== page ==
Fit to teach?

A young student leaning on a wall wearing a face mask a face and
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Fit to teach?

Being a Teacher Educator during the Pandemic

As a teacher educator of 13 years of experience, I have learned a great deal since Covid-19 took its grip on the UK in March 2020, with the pandemic providing me with time to reflect on and review my previous and current practice (Bain et al 2002). The personal and professional became inextricably intertwined, prompting me to engage with my practice in more depth. I am a teacher educator, a parent, an assessor, and a former school teacher. These roles once separate, have become interwoven, leading me to look at my engagement in the teacher educator landscape through a different lens. The impact of Covid-19 lockdowns across the globe has exposed anew the levels of educational inequality in our state school systems (Doyle 2020), intensifying pre-existing social and educational injustices. Addressing this issue in teacher education has become ever more important.

As a parent, I discovered that the home learning opportunities offered by schools in London left a lot to be desired. Discussions with colleagues identified many who found it difficult to successfully transfer teaching and learning out of the classroom and into the home. Skills they had honed and practised over many years were not compatible for delivering accessible education to children outside brick-and-mortar classrooms; particularly for those from under-privileged backgrounds.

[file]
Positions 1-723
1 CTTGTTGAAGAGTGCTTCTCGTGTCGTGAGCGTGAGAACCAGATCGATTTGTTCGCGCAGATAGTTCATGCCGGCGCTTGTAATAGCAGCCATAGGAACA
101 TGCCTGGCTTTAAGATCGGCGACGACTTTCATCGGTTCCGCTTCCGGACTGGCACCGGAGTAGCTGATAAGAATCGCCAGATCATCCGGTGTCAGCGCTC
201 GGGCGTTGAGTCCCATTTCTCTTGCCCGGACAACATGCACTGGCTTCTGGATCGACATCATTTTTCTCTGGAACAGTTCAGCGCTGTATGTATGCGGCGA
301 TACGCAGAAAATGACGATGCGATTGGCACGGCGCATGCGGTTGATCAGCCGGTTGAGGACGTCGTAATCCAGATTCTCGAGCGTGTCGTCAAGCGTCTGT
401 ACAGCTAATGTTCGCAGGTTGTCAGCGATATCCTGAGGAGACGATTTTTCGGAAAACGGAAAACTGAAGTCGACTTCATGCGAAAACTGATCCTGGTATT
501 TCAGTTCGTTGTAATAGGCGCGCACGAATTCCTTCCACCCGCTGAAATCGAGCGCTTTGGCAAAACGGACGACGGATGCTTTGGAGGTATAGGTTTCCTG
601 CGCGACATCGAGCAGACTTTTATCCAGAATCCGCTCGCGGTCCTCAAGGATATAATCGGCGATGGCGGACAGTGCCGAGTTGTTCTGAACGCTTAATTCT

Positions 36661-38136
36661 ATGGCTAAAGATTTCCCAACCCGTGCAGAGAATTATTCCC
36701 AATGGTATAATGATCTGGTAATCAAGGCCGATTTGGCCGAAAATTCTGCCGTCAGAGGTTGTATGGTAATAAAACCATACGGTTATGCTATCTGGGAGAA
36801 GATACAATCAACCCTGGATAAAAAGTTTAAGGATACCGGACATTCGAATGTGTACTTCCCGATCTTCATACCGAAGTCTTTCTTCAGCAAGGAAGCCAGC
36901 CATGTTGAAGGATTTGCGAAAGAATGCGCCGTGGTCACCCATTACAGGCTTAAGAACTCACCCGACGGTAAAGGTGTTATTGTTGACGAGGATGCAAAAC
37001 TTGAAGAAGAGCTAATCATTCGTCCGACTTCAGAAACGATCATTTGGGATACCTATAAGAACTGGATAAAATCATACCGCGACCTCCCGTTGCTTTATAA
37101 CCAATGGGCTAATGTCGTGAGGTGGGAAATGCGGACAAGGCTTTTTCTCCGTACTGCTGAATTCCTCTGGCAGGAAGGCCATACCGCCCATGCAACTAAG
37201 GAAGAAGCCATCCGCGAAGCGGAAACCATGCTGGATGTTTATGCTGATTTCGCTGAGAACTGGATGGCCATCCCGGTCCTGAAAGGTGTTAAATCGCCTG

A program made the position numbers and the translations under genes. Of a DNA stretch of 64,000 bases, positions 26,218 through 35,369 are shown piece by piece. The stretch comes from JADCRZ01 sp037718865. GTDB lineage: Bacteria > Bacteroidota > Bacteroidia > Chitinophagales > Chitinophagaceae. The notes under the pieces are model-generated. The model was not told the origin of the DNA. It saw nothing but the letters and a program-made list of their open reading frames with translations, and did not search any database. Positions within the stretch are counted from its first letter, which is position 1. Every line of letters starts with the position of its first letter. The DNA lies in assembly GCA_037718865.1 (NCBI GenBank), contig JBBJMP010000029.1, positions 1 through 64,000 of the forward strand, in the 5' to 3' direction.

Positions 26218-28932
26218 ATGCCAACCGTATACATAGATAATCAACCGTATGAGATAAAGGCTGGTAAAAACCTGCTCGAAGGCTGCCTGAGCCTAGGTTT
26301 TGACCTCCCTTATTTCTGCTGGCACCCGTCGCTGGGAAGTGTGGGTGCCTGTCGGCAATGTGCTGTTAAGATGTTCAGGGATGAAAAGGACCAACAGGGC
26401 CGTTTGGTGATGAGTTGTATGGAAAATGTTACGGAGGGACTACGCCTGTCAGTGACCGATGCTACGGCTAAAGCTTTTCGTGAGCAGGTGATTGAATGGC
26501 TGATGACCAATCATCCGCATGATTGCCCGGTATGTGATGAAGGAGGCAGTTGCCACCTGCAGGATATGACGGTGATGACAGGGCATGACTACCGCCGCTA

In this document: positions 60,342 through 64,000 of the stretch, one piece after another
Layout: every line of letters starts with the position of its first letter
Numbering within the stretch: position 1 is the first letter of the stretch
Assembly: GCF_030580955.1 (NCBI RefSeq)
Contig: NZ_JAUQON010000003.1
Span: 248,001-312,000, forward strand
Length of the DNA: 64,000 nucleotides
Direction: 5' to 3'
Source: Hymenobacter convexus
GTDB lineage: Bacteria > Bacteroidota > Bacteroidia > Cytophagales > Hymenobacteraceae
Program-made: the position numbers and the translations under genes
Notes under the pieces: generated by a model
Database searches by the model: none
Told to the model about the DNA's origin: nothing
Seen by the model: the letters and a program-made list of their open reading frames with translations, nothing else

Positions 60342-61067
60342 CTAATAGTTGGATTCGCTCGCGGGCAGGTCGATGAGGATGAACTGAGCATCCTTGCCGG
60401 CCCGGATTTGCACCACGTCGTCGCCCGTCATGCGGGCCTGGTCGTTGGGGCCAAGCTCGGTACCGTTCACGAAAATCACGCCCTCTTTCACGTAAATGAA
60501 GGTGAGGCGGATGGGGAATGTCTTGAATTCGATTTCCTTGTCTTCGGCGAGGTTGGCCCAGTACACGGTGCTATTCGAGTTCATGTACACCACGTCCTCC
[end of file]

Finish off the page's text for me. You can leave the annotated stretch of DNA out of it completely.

As a teacher educator, the goalposts are continually shifting for us.

No longer able to plan in advance with clear parameters, and with our practice constantly being affected by the latest government announcements, it is not enough to prepare our student teachers for the physical classroom. In a post Covid-19 world they needed to have the knowledge, skills and confidence to teach flexibly for a diverse range of students. As an assessor, it is my responsibility to ensure that student teachers meet the English Teaching Standards and confidently enter the workforce; ensuring they contribute to an engaging, inclusive and motivating education for all their pupils. Their ‘teacher’s toolkit’ needs to be well stocked to provide the best experience possible for everyone. They need to be prepared to consider key aspects of inclusive practice in order for their pupils to have equitable access to engaging learning experiences.

So, the ever-present question – how to respond to these challenges? Speaking to fellow practitioners over the period March – July 2020; none of us felt fully equipped for what was happening. I asked, how do I engage and motivate our ‘digital native generation’ when my skill set has more in common with the ‘Luddite’ one? How do I ensure my student teachers are fully equipped for this new way of flexible teaching whilst fully meeting the statutory requirements that allow them to graduate and enter the profession? It was time to consider unleashing the creative practitioner within (Robinson 2011). Fast forward to September 2020: English schools were back to teaching full time in their physical premises; teacher education courses were back in campus buildings, also full time. Still, there was a part of me that was reliving March 2020 and worrying. Channelling Craft (2000), I redesigned a second-year undergraduate module via the pedagogy of ‘little c Creativity’. Key elements for the module design and delivery included: